Abstract: Structure of Coastal Washover Fans and Their Role in Internal Structure of Holocene Transgressive Sand Barriers
John C. Kraft, Evelyn M. Maurmeyer, Chacko John, Elizabeth A. Allen
Coastal washover fans of the large estuary, Delaware Bay, are generally tens of meters in lateral extent and less than 1 m thick. They consist of planar-bedded sands and gravels with uniform landward-dipping cross-lamination at high angles. They form as minor high-tide storm features in pulses during the upper flow regime or sheet flow. Smaller estuarine washovers contrast with much larger (hundreds of meters long and up to 2 m thick) storm washover features of the linear sand barrier of the Atlantic coast, which form only during major northeasters and hurricanes. Extremely variable internal structures such as ripples, megaripples, planar lamination, and antidunes(?) suggest a transition from lower to upper flow regime in continuous stream flow. During the extreme storm e ent, flow over the barrier into the lagoon occurs and stream flow and resorting lead to parallel lamination. Examination of barrier vertical sequence by core studies shows that, as the transgression proceeds, these sublagoonal sands are overlain by the barrier washover sands and ultimately by coast-parallel dunes up to 12 m thick.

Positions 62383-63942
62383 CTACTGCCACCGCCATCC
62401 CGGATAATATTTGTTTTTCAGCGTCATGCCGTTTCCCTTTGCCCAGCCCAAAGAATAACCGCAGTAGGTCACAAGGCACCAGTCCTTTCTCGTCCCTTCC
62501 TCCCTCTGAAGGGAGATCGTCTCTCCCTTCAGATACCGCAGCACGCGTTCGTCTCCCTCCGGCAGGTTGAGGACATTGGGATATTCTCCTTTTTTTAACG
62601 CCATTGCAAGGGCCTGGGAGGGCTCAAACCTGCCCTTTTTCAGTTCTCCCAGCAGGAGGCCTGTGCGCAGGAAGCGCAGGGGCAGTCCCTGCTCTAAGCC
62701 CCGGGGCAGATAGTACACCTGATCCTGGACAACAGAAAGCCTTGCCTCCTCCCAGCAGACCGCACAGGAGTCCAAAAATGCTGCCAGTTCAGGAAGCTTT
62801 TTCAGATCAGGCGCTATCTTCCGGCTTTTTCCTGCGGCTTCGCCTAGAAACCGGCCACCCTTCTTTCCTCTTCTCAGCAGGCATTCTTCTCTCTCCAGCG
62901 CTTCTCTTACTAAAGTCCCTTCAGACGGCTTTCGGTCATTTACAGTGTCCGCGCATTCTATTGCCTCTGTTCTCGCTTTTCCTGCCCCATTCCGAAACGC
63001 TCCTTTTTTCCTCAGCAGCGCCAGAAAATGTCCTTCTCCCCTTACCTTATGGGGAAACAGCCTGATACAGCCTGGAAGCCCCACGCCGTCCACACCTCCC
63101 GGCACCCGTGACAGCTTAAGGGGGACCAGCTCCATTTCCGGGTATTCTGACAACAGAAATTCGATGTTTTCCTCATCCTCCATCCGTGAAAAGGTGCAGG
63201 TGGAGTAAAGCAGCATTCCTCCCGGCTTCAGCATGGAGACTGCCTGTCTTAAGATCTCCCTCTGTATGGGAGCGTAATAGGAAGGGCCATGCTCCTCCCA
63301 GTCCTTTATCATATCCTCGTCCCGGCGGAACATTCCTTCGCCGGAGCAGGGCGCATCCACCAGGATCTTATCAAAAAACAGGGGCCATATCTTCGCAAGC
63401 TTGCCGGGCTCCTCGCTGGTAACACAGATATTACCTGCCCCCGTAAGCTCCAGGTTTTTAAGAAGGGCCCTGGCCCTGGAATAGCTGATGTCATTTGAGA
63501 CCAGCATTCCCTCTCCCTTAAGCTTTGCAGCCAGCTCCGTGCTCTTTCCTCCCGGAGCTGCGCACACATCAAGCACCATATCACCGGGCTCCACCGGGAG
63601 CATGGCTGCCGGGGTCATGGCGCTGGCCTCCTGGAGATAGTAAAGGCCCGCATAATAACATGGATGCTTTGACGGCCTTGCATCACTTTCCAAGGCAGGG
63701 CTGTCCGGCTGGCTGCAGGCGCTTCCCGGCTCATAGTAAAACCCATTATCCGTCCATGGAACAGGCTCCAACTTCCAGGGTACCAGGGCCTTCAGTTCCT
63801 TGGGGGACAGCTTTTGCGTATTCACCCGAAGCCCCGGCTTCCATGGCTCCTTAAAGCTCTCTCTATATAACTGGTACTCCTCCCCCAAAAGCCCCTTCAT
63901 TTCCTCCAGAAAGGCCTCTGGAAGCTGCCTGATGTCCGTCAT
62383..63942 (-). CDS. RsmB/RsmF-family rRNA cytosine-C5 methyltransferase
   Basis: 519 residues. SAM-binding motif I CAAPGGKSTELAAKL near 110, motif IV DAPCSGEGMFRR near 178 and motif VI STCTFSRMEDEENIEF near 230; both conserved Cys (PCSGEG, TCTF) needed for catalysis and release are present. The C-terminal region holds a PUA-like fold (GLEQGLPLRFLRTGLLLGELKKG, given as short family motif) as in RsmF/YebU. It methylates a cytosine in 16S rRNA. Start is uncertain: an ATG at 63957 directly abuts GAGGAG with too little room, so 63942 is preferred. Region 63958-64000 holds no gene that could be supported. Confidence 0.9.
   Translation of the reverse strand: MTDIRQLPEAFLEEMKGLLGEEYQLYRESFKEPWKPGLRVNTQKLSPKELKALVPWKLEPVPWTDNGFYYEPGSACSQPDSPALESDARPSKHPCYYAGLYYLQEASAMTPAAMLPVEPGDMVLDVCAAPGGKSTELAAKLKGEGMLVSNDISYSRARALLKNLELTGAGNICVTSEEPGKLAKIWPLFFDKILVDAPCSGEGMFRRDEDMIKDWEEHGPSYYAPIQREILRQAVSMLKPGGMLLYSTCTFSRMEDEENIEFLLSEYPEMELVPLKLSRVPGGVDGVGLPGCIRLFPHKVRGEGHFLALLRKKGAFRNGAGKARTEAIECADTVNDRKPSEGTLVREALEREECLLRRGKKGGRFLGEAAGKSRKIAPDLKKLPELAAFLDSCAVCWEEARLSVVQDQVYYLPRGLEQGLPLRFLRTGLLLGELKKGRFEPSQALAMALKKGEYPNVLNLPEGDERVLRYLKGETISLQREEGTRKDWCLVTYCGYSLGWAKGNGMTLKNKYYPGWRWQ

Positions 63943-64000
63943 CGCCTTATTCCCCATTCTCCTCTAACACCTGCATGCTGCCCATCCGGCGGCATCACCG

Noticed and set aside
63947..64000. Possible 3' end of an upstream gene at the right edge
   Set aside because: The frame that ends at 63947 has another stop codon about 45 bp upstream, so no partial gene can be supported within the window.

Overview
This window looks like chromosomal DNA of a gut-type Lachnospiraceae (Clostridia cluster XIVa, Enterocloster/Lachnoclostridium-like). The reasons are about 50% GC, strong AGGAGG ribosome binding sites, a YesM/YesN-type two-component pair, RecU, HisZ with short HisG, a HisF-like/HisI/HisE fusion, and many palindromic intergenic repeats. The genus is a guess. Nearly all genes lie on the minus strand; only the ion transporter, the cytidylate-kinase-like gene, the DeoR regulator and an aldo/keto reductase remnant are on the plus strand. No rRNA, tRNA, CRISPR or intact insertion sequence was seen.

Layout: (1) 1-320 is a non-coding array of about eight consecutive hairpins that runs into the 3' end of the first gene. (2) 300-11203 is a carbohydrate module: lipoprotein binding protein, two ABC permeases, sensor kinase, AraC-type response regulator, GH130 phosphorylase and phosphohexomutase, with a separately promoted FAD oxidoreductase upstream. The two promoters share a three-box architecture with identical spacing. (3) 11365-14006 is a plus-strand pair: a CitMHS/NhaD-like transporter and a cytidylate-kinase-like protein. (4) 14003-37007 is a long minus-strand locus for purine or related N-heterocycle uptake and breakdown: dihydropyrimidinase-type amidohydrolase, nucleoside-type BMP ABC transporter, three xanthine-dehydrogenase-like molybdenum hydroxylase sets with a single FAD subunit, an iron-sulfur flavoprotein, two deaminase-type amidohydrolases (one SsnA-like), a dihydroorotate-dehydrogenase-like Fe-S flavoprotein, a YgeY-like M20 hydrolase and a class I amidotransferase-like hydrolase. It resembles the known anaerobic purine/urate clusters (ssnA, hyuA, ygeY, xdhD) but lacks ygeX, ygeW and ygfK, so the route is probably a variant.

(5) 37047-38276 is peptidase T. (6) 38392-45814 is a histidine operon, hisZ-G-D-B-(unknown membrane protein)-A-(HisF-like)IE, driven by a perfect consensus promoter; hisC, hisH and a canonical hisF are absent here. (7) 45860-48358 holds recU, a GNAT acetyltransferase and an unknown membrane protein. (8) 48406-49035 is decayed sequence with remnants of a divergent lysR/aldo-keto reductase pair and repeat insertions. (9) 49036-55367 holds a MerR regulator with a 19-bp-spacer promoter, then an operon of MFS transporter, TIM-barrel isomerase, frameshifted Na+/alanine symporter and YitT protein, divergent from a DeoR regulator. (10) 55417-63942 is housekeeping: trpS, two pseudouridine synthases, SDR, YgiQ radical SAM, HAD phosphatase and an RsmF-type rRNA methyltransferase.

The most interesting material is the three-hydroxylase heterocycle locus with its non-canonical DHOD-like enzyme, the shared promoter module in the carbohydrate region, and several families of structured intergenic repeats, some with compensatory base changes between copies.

The washover barriers vary in width from tens of meters in the estuaries up to 2.4 km along the ocean (including the sublagoonal part). Sediment supply and pre-transgression topography are important control elements. Migrating inlets (with sediment bodies up to 4 km wide and 11 m thick) and regressive spits form exceptions. Major downward flexures identified in the Tertiary subsurface nearby on the northwest flank of the Baltimore Canyon geosyncline, plus rapid early Holocene eustatic sea level change, provide potential mechanisms for preservation of the stratigraphic record of transgressive barrier sands.
AAPG Search and Discovery Article #90968©1977 AAPG-SEPM Annual Convention and Exhibition, Washington, DC